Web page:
Universities Jumping on the AI Train

Higher education institutions have flipped the script on artificial intelligence (AI) on campuses, increasingly taking steps to keep up with the technology and harness it on an institution-wide scale to deliver a better educational experience at a lower cost.

Before jumping on the AI train, most staff at colleges and universities wanted to block campus access to AI-enabled tools like ChatGPT, due to worries about cheating and the possibility of security breaches.

However, blocking access to AI on campuses could not derail or halt that moving train. Instead of fighting the flow, institutions did what they have always done in times of upheaval: adapt and adopt.

“I think the institutions that are doing it really, really well have embraced the idea that AI is a speeding train coming down the tracks,” said Adam Robyak, field chief technology officer and  principal engineer at Dell Technologies, in a statement. “Jumping in front of it, you’re just going to get squished. The best you can do is hop on board and figure out how to use it to best reach your destination or goal.”

Robyak explained that on college campuses he has observed educators exploring how AI can help develop course materials and tutor students. At the same time, researchers using AI to apply for grants or adopt AI as a new area of study, and administrators are implementing AI into alumni outreach, cybersecurity, student assistance, process automation, and more.

Utah Valley University has begun to dip its toes into generative AI (GenAI) through small, directed experiments. The results: GenAI has the potential to improve student education, save administrators time, bolster research efforts, and cut overhead.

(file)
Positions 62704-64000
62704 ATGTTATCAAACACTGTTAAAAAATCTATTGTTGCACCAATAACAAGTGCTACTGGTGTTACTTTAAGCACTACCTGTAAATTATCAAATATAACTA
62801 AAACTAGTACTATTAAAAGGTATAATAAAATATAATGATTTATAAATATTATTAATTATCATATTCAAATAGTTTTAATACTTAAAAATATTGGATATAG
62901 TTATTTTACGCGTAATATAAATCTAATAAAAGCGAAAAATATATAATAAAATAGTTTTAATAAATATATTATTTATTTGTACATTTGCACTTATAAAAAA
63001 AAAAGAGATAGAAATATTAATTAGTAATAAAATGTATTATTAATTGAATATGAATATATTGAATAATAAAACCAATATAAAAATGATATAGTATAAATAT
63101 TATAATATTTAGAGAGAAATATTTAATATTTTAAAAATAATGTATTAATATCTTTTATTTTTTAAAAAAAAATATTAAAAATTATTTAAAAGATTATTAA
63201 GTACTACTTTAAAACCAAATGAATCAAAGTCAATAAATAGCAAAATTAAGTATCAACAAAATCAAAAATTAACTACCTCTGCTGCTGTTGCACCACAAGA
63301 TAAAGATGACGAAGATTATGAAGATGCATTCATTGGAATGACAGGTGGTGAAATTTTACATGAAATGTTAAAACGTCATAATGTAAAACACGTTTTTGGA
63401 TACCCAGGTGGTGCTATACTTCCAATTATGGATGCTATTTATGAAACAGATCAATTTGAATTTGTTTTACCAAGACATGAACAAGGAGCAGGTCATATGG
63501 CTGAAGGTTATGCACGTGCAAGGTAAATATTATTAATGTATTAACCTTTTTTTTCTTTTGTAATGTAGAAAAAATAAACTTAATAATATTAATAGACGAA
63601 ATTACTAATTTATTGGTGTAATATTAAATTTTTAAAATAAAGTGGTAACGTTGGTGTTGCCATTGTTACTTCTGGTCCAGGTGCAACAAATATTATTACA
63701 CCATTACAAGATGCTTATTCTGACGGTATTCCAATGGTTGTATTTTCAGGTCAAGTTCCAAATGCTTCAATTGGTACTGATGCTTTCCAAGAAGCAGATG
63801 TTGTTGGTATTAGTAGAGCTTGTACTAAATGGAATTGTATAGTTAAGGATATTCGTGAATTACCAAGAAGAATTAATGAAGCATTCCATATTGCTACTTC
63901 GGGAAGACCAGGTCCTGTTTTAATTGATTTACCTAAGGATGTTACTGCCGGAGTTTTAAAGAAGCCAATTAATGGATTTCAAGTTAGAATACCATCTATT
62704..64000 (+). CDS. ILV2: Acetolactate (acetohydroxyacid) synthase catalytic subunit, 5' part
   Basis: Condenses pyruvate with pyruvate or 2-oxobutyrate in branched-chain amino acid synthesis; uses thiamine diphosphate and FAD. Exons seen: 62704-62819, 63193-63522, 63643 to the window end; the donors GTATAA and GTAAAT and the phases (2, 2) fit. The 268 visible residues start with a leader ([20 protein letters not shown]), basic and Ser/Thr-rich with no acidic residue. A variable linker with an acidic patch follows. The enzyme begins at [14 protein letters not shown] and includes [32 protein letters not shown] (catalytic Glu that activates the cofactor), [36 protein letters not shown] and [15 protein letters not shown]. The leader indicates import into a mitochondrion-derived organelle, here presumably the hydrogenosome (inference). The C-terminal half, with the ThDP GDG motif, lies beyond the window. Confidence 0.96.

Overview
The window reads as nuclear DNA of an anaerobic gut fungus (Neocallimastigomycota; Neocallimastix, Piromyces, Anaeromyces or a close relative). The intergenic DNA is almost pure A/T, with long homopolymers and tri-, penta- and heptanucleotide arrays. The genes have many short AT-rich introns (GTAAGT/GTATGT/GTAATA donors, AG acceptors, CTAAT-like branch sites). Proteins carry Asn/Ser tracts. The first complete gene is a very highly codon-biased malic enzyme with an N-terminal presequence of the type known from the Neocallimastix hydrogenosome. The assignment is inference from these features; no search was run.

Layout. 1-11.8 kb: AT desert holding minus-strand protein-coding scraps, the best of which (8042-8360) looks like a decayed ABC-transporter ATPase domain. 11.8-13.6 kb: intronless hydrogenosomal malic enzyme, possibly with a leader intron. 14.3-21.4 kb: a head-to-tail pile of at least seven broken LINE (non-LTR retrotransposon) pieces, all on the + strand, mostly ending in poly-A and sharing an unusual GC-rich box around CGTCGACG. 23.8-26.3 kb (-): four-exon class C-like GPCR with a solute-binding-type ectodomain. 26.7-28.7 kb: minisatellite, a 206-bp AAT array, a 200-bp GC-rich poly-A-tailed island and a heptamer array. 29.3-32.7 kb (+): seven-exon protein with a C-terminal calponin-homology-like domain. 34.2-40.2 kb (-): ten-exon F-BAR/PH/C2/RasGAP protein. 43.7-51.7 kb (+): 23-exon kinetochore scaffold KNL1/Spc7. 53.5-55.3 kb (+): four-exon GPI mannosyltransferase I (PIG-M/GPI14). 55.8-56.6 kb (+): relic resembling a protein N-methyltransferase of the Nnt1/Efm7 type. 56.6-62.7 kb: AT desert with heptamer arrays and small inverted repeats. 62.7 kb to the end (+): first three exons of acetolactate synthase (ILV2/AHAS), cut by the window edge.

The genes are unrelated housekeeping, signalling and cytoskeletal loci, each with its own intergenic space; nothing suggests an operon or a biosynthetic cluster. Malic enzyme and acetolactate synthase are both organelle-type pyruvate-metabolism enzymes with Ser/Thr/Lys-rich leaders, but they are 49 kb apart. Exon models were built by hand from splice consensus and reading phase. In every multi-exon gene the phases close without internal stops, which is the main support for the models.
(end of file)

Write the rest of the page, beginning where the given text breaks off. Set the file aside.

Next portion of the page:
One of these experiments was coined “TA in a Box.” Through GenAI capabilities the university was able to assist students and teacher assistants in the overwhelming and intimidating nature of large lecture hall-style courses.

The university uploaded recorded lectures, syllabi, course materials, homework assignments and quizzes to customize large language models for an introductory biology course. Students can ask the chatbot questions, and the “TA In a Box” pores through all of that information to deliver the answer.

“For a particular topic, it goes through the syllabus and knows when it was talked about,” said Christina Baum, vice president of digital transformation and chief information officer at Utah Valley University.

Moving forward, the software is being enhanced to analyze each student’s homework assignments and quizzes. Based on what questions a student missed, it puts together a personalized study guide for them to use before the next exam.

University administrators have also turned to GenAI as a writing and coding partner. According to Baum, administrators already use tools like ChatGPT to write job descriptions, craft emails, summarize meetings, and more.

Baum thinks universities must find ways to control costs to reverse the continuous low levels of college enrollment. In addition, higher-ed institutions should target areas like student admissions, financial aid, and transcript reviews for opportunities to automate processes, she said.

“If we can remove some of the administrative burden [with AI] and allow [staff and faculty] to have more time to focus on … that outreach to the student, that personal touch, I think we can help shepherd our students through the educational experience in a better way,” Baum said.